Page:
The jury has spoken in the insider trading case involving billionaire business owner and investor Mark Cuban, and Cuban was elated by what he heard.
A spokesperson for the Securities Exchange Commission, which commenced the civil litigation against Cuban several years ago, expressed different sentiments.
SEC official John Nestor noted the agency's disappointment, but stated the Cuban's vindication would not stop the market watchdog "from bringing and trying cases where we believe defendants have violated the federal securities laws."
That is precisely what the SEC alleged Cuban to have done. We noted the details of the white collar fraud case involving Cuban -- the owner of a professional basketball team and various other businesses, as well as a media presence and author -- in our October 9, 2013, blog post. Cuban was alleged to have dumped his entire ownership in a start-up Canadian software company after he received adverse confidential information.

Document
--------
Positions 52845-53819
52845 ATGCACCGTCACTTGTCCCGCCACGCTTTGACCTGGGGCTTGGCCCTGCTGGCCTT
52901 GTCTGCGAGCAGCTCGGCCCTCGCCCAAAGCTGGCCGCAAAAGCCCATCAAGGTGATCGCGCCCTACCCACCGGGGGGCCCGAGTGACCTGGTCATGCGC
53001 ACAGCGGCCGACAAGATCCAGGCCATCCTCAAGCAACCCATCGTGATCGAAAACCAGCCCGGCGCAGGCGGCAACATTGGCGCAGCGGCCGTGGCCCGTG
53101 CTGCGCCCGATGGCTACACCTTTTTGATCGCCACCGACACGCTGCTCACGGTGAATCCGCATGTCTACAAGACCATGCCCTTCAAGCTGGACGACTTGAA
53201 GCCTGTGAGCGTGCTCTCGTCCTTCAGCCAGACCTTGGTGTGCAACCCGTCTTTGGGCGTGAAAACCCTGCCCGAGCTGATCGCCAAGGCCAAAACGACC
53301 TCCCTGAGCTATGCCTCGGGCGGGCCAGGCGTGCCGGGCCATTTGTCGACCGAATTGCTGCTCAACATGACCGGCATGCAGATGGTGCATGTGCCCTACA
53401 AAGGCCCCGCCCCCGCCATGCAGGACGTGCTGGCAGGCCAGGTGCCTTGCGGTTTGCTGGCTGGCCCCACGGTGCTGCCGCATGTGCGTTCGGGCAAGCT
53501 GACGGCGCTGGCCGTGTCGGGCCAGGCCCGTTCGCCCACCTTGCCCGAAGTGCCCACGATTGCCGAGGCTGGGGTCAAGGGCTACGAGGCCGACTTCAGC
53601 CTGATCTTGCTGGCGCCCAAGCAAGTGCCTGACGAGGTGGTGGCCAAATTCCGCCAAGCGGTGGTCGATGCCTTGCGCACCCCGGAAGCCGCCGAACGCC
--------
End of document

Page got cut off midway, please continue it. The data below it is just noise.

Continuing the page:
A federal jury in Dallas found Cuban not liable last week of the charges facing him. Cuban acknowledged during the trial that, although he was barred from passing along information he confidentially received relating to a company stock sale, there was no such ban against him from selling his ownership stake in the enterprise. The jury was apparently influenced by the argument that relevant information about the company that Cuban acted upon was fully in the public domain at the time he sold his shares.
The litigation had a long and convoluted course leading up to the jury verdict last week. More than four years ago, the same judge who presided over the trial granted a motion from Cuban to dismiss the case. It was subsequently reinstated by an appeals court.
Source: CNN, "Jury rules for Mark Cuban in insider case," Chris Isidore and Gregory Wallace, Oct. 16, 2013